With the off season now here, it’s time for Sandy Alderson to get to work. We’ll be moving around the diamond to see what challenges the Mets face for 2017, and see what we could do to help fix them, or perhaps mess them up even more. Look, we don’t get paid for this, so Sandy should listen to us at his own risk.
It needs to be said that the most important aspect of Jeurys Familia’s domestic violence incident is what happens with his family going forward. That’s obvious. Me, not being a member of Jeurys Familia’s family, would be talking above my pay grade if I comment on that aspect. I will say that it’s yet another incident that makes me feel uncomfortable rooting for him more than I would the average replacement player. I hope their lives are together, and that this ends with that one incident. He has pleaded not guilty, and she seems to be dropping the charge for what it’s worth. I hope he makes the most of his next chance.
Now, the baseball aspect of all this, I will speak on. You would think that this will affect the way Sandy Alderson attacks the bullpen. But I’m not sure a potential suspension of Familia, whether it be for 30 or 60 games, is going to make Sandy go out and get Kenley Jansen. And that’s a shame, because in this world of ever evolving bullpens, Kenley Jansen might be the perfect free agent to bring in. And I go back and forth on this. Because on the one hand, relievers get paid congruent to the number of saves they get. But on the other hand, that’s changing.
The new breed of GM’s out there are recognizing what value really is in a bullpen. This isn’t 2009 anymore where the “shutdown bullpen” was a guy for the seventh, a guy for the eighth, and a guy for the ninth, and that’s that. People are noticing the way the Indians used Andrew Miller in the regular season. He was, for the most part, the “eighth inning guy” with the Yankees, and then he went to the Indians and pitched a lot of seventh innings, a lot of eighth innings, some ninth innings, and even a tenth. And this postseason, you saw Kenley Jansen morph into that guy a little bit. Sure, some of it was necessity/desperation. But Jansen can come into Flushing, close for a month or two, then be that Andrew Miller type to come in during the seventh and eighth when the spot is tight after that.
Add Addison Reed to that equation, and re-sign Jerry Blevins, you have a fantastic bullpen that you can mix and match against anybody. But if they did either of those things, sadly, it would be a surprise. Alderson has already said that they’re not necessarily looking at a closer type to be that skeleton key, and that Blevins probably wouldn’t get more than a one-year deal to stay in Flushing. So instead we’re looking at a less than overwhelming free agent market with a lot of older guys like Fernando Rodney and Brad Ziegler, and lightning in a bottle guys like Greg Holland, who has been injured for the past year plus, and Neftali Feliz.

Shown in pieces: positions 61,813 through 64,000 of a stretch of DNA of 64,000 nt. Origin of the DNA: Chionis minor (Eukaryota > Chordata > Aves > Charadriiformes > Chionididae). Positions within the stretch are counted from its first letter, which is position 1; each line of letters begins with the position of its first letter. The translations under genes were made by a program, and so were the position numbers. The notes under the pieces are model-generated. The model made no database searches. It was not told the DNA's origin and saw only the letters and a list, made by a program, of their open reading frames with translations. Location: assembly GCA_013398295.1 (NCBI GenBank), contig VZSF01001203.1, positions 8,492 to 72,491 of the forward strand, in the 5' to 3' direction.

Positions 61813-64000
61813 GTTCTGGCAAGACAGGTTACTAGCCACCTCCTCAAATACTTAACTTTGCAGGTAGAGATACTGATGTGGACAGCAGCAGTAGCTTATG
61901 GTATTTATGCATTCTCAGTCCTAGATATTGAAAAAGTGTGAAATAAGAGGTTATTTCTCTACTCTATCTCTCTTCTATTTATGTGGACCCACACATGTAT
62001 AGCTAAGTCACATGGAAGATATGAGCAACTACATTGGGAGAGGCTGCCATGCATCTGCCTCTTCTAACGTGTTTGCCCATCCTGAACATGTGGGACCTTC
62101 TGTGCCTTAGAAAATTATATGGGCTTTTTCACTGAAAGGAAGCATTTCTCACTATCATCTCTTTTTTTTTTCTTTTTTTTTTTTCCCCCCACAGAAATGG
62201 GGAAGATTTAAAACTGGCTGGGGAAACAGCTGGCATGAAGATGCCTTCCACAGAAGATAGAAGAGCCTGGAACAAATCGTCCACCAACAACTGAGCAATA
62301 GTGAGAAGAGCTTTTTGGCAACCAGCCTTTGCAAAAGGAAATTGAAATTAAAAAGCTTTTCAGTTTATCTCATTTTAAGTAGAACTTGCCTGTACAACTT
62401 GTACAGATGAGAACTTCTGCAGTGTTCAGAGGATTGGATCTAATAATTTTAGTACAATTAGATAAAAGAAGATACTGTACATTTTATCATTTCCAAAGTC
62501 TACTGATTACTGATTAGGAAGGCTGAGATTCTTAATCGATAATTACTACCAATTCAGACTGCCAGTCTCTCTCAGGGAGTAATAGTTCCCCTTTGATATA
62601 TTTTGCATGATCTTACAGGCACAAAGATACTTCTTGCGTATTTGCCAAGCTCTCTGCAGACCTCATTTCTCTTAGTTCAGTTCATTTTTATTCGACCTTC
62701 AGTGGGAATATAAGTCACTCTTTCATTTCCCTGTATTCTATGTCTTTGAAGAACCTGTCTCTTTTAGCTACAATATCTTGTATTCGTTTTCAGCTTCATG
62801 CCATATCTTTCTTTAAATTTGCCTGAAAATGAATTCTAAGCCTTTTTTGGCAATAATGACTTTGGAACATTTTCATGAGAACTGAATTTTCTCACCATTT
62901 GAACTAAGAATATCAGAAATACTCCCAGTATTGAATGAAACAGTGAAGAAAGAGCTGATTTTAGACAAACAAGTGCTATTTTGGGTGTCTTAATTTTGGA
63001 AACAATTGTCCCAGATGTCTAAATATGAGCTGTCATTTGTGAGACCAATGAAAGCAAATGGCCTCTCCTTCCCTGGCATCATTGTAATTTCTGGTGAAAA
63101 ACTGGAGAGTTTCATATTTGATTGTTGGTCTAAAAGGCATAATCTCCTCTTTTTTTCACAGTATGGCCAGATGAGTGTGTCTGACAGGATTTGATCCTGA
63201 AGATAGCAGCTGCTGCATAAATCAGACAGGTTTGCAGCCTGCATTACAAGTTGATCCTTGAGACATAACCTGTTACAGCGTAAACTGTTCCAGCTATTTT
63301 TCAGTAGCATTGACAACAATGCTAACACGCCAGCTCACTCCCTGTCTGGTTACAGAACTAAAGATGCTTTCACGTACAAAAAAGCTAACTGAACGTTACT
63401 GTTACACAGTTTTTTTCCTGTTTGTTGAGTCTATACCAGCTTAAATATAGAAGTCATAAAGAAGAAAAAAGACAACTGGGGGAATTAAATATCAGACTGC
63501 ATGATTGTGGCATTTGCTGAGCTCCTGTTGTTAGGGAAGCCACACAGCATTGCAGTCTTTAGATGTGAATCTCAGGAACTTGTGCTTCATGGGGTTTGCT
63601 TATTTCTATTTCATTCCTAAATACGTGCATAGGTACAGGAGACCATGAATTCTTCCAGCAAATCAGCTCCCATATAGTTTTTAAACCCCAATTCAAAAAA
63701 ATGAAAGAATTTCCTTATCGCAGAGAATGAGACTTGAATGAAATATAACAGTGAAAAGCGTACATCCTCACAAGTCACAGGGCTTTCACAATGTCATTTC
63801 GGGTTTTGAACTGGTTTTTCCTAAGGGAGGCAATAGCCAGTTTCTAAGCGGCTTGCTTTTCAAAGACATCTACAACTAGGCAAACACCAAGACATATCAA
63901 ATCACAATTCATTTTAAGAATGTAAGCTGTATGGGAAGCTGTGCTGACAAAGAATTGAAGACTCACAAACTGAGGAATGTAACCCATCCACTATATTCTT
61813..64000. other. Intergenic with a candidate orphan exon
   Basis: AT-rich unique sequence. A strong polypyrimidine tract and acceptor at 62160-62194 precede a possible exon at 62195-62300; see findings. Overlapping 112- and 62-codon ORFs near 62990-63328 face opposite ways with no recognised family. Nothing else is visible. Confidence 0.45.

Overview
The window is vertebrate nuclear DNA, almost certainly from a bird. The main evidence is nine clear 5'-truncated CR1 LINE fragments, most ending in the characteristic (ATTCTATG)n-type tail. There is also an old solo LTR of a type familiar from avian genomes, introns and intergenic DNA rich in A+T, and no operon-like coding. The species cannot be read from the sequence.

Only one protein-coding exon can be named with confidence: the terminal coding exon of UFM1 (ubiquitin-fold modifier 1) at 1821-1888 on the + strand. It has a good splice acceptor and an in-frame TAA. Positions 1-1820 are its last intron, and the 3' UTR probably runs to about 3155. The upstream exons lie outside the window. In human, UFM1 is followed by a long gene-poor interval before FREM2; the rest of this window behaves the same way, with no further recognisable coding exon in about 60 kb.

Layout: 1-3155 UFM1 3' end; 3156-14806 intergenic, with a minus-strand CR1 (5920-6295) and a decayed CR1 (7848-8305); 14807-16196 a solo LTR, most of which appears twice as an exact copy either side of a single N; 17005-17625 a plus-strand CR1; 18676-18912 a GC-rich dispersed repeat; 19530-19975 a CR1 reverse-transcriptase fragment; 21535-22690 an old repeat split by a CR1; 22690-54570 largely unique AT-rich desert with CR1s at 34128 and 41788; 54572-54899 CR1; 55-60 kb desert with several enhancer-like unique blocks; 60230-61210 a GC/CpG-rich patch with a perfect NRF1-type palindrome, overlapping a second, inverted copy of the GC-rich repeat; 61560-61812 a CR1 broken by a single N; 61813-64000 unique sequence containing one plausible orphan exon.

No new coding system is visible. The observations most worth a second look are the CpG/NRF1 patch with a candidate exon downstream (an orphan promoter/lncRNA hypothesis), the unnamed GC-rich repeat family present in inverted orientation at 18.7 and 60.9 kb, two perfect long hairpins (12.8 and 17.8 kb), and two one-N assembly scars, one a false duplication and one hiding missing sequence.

But there has to be some trade options as well. Jay Bruce has been the subject of trade rumors involving the Blue Jays. But I’m not sure they’re a great fit. The only person that kinda sorta makes sense for both sides would be Francisco Liriano. Close to equal salaries, same amount of seasons left (1), and Liriano can replace Bartolo Colon as that extra starter if the Mets are really freaking out about that. Perhaps a better match would be the Cleveland Indians. Can Bruce bring back Dan Otero (and perhaps Lonnie Chisenhall as an option at third base if Jose Reyes has to move to second to replace Neil Walker if he goes) in a deal? Could Juan Lagares bring back Sean Doolittle to replace Blevins in the ‘pen? And perhaps they should talk about Stephen Vogt as well, which makes sense with my next scenario: Could Travis d’Arnaud bring back Xavier Cedeno from the Rays? Could the Reds be convinced somehow to let go of Michael Lorenzen?
The good news is that Robert Gsellman will probably wind up being that long man, a role largely forgotten in today’s bullpens but can be extremely important when you’re trying to protect a prized starting rotation. The rest is tricky. It’s always tricky if you just want to fill it up with cheap options. Bringing back Blevins and bringing in Jansen would send shivers down the spines of Washington and the rest of the divison. (Then again, those teams were probably scared in 2009 when the Mets got Frankie Rodriguez and J.J. Putz before they decided that physical examinations were a market inefficiency.)
I guess that’s the pipe dream.